A young man on a motorbike winds through the narrow trail as quickly as a native wildcat. He has made this trip before, but this time he carries a critical package. He glances back occasionally to make sure the satchel is still secure on the cycle’s rack. He follows with a quick look down to make sure the alligator clips are still connected to the cycle’s battery. A flick of the wrist and he zooms on to the small group of huts just beyond the tree line.
His approach has gained the attention of most of the village and he’s greeted by a trio of old men, the elders of this primitive tribe. A short discussion in their native tongue and the elders bring the man and his package to the largest hut in the village. They agree to gather the tribe at sunset. In the meantime, the young man checks the contents of the package. Nothing has been damaged and he begins to set up.
Darkness descends quickly upon the valley. The visitor is ready to address the assembly that has gathered, but they wait until all have arrived. On cue, he presses a button on the tiny projector and a gasp goes up from the small crowd. The hut is flooded with a dim light. After a few moments of introduction, he presses play. The entire village sits mesmerized by the images. A woman on the screen, speaking in their own dialect, warns them about an epidemic in their region called Ebola. She tells parents how to spot the symptoms and what to do if they think their child has the disease. Most of this tribe has never seen a video, and this message leaves a lasting impression.
The OMPT Story
This scene is being played out in several of the poorest countries around the world thanks to an organization called One Mobile Projector Per Trainer (OMPT). Their goal is get video training and tools into the hands of agencies that have critical messages for people in low-technology areas of the world.
Matt York, the founder of OMPT, says the fine line of poverty is often measured in information.
“There is, unfortunately, too significant a percentage of people in the world that are living on too little,” Matt says. “We have a billion people in the world that are not making progress and are slipping further into poverty. They might just need a simple message about a minor agricultural or hygiene practice. They may only need to make small tweaks in how they behave to increase their quality of life.”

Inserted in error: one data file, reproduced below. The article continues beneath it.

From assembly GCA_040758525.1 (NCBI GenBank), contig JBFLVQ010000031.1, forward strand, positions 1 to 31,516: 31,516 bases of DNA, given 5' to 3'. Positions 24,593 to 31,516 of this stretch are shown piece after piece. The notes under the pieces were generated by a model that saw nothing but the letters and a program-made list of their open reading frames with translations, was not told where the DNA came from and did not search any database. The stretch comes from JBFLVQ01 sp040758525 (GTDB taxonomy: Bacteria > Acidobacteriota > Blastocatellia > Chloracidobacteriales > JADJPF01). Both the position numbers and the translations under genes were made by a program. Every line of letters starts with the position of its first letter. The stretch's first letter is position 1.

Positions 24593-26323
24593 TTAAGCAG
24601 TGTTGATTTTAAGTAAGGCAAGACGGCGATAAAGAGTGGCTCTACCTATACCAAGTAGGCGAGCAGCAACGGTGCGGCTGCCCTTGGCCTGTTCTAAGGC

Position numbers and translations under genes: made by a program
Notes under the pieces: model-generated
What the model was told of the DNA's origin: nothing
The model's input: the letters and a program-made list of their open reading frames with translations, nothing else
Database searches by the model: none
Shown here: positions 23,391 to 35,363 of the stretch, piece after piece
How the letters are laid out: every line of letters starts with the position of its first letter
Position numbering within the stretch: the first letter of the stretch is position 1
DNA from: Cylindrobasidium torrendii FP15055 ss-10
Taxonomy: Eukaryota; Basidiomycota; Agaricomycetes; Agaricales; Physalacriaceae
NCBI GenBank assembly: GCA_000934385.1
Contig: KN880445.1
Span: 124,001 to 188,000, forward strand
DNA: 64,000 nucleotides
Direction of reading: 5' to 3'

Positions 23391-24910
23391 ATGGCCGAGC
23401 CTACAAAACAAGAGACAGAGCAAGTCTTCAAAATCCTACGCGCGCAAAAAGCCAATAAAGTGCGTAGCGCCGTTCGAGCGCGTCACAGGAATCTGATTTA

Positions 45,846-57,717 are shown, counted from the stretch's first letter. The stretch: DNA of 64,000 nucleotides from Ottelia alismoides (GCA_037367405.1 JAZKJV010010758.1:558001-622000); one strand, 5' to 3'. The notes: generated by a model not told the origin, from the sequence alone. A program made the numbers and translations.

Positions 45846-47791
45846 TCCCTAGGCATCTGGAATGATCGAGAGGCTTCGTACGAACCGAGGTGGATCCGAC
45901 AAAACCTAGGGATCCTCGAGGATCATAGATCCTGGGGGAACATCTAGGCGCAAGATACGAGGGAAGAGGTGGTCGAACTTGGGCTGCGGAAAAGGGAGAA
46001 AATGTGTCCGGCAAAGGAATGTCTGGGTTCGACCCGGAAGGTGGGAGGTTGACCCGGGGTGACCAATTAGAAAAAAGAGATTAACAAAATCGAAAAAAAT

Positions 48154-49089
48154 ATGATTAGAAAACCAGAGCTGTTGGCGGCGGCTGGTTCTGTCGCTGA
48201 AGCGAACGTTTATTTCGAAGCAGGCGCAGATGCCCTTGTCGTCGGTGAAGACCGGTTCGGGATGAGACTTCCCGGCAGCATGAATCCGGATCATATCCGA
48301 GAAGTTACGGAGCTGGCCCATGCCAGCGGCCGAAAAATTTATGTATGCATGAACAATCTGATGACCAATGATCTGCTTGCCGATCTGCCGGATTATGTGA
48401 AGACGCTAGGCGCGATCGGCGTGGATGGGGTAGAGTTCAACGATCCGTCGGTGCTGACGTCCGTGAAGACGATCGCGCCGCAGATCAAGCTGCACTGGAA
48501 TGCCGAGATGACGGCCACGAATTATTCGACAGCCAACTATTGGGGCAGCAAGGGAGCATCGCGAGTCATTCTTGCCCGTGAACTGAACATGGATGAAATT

Matt spent many years in video production and is the founder and publisher/editor of Videomaker magazine. He is a Christian who affirms he had a strong pull to do something significant with his talents and resources.
“I really felt that deep call to not continue to build wealth, not to continue to seek more comfort, but to find a level of sufficiency and recognize my abundance,” he says. “I would then devote my surpluses, which is really my time and my treasure, to aiding those who are trapped in poverty.”
Matt says that each of us should evaluate our faith life.
“I think that more Christians need to be activated—not just reading it and praying about it and studying it and telling people that you know it,” Matt says. “But actually living it out.”
This burden led Matt to evaluate how he might use his video production background to help people in developing nations. At first it seemed like there was a disconnect. How can you use this type of technology in a place where there is no electricity and no access to the Internet? He began to pray and seek opportunities to connect with nongovernmental organizations to find out how they could partner with him. He began OMPT as a non-profit organization, and within a few years they have grown to have missions in 10 countries.
Tech in Action
Last year, OMPT went to Senegal after the Ebola virus became an epidemic.
“We worked with the Catholic relief services,” Matt says. “They needed to convince people that if your child is sick and has a certain set of symptoms, they might have contracted Ebola. You can’t take care of your child. You must take them to local authorities.”
The organization needed to create a video to reach parents with this vital message.
“We conducted a workshop in a rural area. We trained the staff members to make the video,” Matt says. “They made the videos themselves, after we left, and they kept making them.
“That’s the organization’s ambition. You want to make a dozen videos and then show the messaging in these rural areas where health care workers rarely get a chance to go.”
After the videos are made, members of OMPT transport the projectors to remote places. Matt says they’ve found that showing videos can have a much greater impact than westerners coming in and giving that same message.
They often use cell phone cameras to save on the cost it would require to purchase traditional cameras. They also install video editing apps on the phones so that the entire production process can be self-contained. To project the images, they purchase pico projectors that are about the size of a cell phone. Solar panels and vehicle chargers keep the equipment charged and ready for use.
How You Can Help
OMPT is always accepting donations, but they also need skilled volunteers. Part of OMPT’s process involves what they call “videomakers without borders.” These are production people who raise their own support and go with Matt and the team to these remote regions. The volunteers work together with local translators to conduct a four-day training session. At the end of the training the team distributes the equipment to a local charity group that spreads out to create and distribute even more video messages.
If you would like to find out how to put your tech skills to use, go to OMPT.org/take-action. There, you will also find more stories of how Matt and the team are taking technology further, into areas of the world where these messages can literally save lives.